It is my pleasure to present The State of Canada’s Forests: Annual Report 2016. This report describes the current status of a renewable resource that is vital to the economic, social and cultural health of communities across Canada.
Canadians can be proud of our forest sector, which is one of the world’s leaders in sustainable forest management. Canada has nearly 9% of the world’s forests of which less than 0.3% are harvested annually. Our forests have always presented Canada with enormous potential, and this will continue to be the case as we face a changing climate. Indeed, there can be no solution to climate change that does not include Canada’s forests and forest sector. This edition of The State of Canada’s Forests is dedicated to the subject of climate change.
My department is playing an active role to support the commitment Canada made in December 2015 during the climate change conference in Paris. Natural Resources Canada’s scientists have been monitoring and researching the environmental, economic and social impacts of climate change on Canada’s forests and forest sector. Their research is providing a better understanding of how climate change could affect Canada’s forests and providing authoritative data that will help the forest sector adapt to changing circumstances and mitigate the impacts of climate change.
Using wood waste for energy and wood in the construction of tall buildings are examples of how the forest sector can help reduce greenhouse gas emissions. As well, informed decisions about the species of trees to be used during replanting could help create more resilient forests that are more adaptable to the effects of climate change. Through innovation, Natural Resources Canada is collaborating with the forest sector and the provinces and territories to ensure our forests continue to be both a source of economic growth and one of the solutions to climate change.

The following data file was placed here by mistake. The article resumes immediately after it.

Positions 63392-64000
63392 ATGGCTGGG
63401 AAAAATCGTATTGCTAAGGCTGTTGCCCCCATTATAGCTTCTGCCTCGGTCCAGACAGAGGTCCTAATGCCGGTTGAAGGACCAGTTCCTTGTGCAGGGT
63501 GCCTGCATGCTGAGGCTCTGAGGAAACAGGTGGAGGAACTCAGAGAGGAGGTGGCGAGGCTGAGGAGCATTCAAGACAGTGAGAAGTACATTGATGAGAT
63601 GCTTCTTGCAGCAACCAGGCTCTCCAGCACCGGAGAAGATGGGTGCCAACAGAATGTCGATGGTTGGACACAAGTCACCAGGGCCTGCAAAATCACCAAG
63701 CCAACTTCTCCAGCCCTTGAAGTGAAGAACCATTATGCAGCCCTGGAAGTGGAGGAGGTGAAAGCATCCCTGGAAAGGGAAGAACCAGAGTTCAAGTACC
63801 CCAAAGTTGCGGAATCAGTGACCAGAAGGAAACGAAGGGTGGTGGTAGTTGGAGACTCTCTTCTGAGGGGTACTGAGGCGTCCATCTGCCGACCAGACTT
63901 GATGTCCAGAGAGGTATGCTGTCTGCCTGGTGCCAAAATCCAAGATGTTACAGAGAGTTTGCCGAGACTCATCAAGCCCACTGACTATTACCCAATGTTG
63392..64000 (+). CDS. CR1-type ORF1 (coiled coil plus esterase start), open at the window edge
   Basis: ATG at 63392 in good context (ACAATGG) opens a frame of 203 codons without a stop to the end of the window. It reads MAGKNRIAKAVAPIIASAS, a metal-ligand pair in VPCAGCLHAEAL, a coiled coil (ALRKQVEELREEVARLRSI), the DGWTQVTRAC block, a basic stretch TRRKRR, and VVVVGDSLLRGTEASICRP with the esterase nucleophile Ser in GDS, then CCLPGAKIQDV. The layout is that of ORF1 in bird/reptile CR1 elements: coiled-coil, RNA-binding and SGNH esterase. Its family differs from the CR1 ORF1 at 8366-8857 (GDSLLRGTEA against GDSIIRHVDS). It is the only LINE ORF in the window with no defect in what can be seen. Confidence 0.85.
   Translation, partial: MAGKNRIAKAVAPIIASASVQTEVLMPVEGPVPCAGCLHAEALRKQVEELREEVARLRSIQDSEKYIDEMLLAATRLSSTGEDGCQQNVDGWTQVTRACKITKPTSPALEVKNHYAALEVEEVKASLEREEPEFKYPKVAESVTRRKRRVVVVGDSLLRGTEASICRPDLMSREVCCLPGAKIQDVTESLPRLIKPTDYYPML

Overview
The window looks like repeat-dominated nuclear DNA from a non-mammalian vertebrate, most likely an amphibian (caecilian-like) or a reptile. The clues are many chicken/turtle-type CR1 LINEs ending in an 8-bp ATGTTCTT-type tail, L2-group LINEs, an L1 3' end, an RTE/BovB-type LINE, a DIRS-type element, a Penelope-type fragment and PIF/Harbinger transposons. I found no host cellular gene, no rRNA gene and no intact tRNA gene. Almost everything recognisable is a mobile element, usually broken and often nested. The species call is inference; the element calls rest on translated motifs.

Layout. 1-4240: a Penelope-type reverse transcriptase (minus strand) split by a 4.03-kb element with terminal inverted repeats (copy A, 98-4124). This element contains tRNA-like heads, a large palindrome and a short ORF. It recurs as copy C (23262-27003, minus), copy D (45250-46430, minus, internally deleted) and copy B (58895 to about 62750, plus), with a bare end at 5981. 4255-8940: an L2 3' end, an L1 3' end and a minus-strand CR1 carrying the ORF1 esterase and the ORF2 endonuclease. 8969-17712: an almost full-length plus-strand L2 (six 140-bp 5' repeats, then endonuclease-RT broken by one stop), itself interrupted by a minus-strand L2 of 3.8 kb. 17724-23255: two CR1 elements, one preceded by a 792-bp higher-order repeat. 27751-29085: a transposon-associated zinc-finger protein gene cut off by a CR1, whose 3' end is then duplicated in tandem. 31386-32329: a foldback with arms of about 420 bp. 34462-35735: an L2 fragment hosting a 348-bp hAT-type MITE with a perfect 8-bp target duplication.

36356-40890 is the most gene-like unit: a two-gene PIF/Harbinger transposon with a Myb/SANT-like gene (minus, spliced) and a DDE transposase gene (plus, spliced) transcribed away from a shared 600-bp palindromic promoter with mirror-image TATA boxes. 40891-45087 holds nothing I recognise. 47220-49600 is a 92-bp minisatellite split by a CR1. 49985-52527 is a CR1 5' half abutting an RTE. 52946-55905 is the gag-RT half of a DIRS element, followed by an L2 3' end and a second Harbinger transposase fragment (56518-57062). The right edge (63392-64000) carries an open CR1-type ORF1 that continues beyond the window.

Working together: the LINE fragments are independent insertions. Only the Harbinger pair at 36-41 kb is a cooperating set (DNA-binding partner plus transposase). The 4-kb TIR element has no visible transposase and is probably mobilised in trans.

During the Fort McMurray wildfires, all levels of government worked collaboratively. My department supported firefighting efforts by using remote sensing data and fire behaviour modelling to produce forecasts that federal and provincial emergency management agencies used to project potential fire growth and to help allocate fire-fighting resources. With these events still fresh in our minds, adopting best practices such as the FireSmart program will ensure our communities are less susceptible to the destructive forces of wildfires in the future.
We will continue to work in partnership with provinces and territories to mitigate the risk of wildland fires. In June, as a member of the Canadian Council of Forest Ministers, the Government of Canada and provincial and territorial governments reaffirmed their commitments to wildland fire prevention, mitigation, preparedness and suppression through the Canadian Wildland Fire Strategy: A 10-Year Review and Renewed Call to Action.
As a renewable resource, Canada’s sustainably managed forests will continue to provide Canadians with economic prosperity and environmental solutions. And, through innovation and science, I am confident our forest sector will continue to adapt to meet ever-changing global demands.
The Honourable Jim Carr, P.C., M.P.,
Minister of Natural Resources
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